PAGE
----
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When Intel officially announced Alder Lake to the media, they had a slide stating that the 12th Gen processors would run best on Windows 11.
Even prior to the official announcement, there were little tweets in the rumour mill that Microsoft and Intel have been collaborating behind the scenes to make Intel’s new big.LITTLE architecture run at its most optimal on Windows 11.
This piqued my curiosity about the performance differences of the new Intel chips between Windows 10 and Windows 11.
Initially, I only intended to do a performance comparison test of games between Windows 10 and Windows 11, since Yahoo Gaming SEA focuses a lot on popular games and esports titles.
However, I noticed an odd CPU behaviour during my testing of the 12th Gen CPUs on Windows 10, which prompted me to change my approach in reviewing the i9-12900K and the i5-12600K.
In fact, if you are really interested to know about the raw performance that the 12th Gen CPUs are capable of, there are reviews and comparisons already available to the public from various media outlets for your consumption.
Now, let’s get to the meat of the article.
Two different types of CPU cores
Most of Intel’s 12th Gen models come with two different types of CPU cores, the P-cores (Performance cores) and the E-cores (Efficiency cores).
Both the i9-12900K and the i5-12600K that were tested in this article contain a combination of these cores. The P-cores are the powerhouse of the chip, being able to boost up pretty high in clocks, while also having multithread enabled on them.
The E-cores, however, have low boost clocks with no multithreading enabled, but are extremely power efficient.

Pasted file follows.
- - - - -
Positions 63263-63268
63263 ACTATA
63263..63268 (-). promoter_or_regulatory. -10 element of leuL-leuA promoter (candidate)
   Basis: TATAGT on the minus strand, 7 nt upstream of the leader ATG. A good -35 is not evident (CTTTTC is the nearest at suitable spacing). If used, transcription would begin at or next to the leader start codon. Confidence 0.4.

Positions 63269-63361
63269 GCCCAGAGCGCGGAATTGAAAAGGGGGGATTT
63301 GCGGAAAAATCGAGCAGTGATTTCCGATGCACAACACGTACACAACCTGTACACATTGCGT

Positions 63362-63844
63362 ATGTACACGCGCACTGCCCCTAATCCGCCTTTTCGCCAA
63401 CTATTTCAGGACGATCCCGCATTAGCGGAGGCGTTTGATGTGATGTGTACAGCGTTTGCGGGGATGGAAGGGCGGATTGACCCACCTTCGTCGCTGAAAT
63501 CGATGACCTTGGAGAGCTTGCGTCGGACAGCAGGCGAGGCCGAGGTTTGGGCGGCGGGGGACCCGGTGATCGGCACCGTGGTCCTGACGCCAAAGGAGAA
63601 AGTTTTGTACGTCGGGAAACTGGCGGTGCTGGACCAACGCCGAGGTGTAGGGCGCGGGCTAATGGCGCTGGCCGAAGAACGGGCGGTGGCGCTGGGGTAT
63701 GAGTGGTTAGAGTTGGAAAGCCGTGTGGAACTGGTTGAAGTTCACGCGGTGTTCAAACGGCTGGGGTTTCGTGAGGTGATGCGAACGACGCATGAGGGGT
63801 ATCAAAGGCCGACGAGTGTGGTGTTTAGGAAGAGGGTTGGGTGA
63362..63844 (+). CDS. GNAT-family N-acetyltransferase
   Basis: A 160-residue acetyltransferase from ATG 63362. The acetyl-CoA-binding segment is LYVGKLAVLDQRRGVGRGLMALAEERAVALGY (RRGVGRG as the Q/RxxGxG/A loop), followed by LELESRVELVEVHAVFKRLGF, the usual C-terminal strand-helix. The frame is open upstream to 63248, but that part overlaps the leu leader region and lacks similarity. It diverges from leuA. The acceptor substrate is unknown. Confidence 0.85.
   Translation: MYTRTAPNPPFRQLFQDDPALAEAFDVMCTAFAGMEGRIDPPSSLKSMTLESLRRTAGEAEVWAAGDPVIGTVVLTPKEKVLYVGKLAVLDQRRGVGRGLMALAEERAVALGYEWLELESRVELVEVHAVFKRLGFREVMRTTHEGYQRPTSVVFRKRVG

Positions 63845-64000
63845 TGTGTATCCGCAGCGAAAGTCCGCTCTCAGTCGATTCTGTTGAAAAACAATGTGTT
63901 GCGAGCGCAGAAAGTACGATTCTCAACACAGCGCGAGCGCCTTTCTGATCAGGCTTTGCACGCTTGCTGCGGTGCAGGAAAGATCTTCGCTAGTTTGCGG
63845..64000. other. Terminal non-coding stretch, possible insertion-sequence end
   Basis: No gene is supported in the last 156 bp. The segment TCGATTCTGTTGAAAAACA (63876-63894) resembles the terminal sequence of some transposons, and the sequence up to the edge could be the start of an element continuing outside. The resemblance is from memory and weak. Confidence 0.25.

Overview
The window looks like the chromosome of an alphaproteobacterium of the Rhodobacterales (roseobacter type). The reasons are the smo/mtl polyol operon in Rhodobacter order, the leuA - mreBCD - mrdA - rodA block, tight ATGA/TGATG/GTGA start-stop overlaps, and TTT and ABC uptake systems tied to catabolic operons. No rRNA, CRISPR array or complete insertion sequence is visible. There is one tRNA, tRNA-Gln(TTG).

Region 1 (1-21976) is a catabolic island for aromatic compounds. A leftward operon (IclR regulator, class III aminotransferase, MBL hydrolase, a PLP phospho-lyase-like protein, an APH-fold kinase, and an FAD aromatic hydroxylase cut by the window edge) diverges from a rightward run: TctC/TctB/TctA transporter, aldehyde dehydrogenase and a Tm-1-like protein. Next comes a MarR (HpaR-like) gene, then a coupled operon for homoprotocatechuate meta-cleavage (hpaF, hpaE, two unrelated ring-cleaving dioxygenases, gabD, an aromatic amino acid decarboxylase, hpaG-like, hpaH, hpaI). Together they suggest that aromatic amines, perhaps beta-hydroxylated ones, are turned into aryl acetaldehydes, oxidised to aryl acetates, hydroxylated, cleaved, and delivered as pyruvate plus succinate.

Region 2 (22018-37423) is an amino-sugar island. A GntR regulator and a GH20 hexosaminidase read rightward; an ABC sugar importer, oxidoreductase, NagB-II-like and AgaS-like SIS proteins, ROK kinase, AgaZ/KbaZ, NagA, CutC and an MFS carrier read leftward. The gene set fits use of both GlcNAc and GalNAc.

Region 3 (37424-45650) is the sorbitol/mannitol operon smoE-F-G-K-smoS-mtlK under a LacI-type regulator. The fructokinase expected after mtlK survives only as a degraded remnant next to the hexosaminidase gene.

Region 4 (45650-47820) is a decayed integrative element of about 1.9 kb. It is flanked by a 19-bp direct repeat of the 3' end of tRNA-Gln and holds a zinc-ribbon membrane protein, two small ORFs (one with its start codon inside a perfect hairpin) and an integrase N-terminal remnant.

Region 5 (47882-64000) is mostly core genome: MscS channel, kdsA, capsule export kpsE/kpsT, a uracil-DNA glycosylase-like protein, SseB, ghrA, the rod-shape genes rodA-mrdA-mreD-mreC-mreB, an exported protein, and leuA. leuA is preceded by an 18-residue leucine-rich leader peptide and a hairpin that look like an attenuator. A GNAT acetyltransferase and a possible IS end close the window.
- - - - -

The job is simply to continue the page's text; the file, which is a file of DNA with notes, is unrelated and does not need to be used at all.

To take advantage of these cores, Intel has implemented something called the Thread Director. To explain it in the simplest way possible, it is able to let the operating system know which are the P-cores and which are the E-cores, and what each core’s individual load is.
It essentially “suggests” to the operating system on which core is free, which thread can be used or freed up, which core is able to handle the programmes that are running on the system etc, be it a demanding programme or something as simple as a web browser.
The Thread Director essentially is the brain of the 12th Gen CPUs.
The Windows element
On Windows 11, this runs flawlessly for games and multitasking. Windows 11 is built with a scheduler that is able to recognise the information provided by the Thread Director, and delegates the running programmes accordingly to the relevant CPU cores.
The 12th Gen CPUs run symbiotically with Windows 11, creating the ultimate OS and platform that can multitask and run several programmes at once without much flaws.
On Windows 10 however, this isn’t present.
Instead of recognising the cores as performance vs efficiency, Windows 10 just recognises the cores as high-performance vs low-performance.
This method of core recognition is fine on older CPUs because all cores are mostly equal, with one or two cores being able to boost slightly higher than the average core clock present in the CPU (which will then be classified as the “high-performance” cores).
Windows 10 still thinks this is the case for the Intel 12th Gen CPUs, and will sometimes send programmes that are in need of a powerful CPU core to an E-core, leading to stunted performance due to the nature of the efficiency cores..
In my testing, I noticed that this is, more often than not, detrimental to users that game and have other programmes running at the same time, especially with a game capture or streaming software present.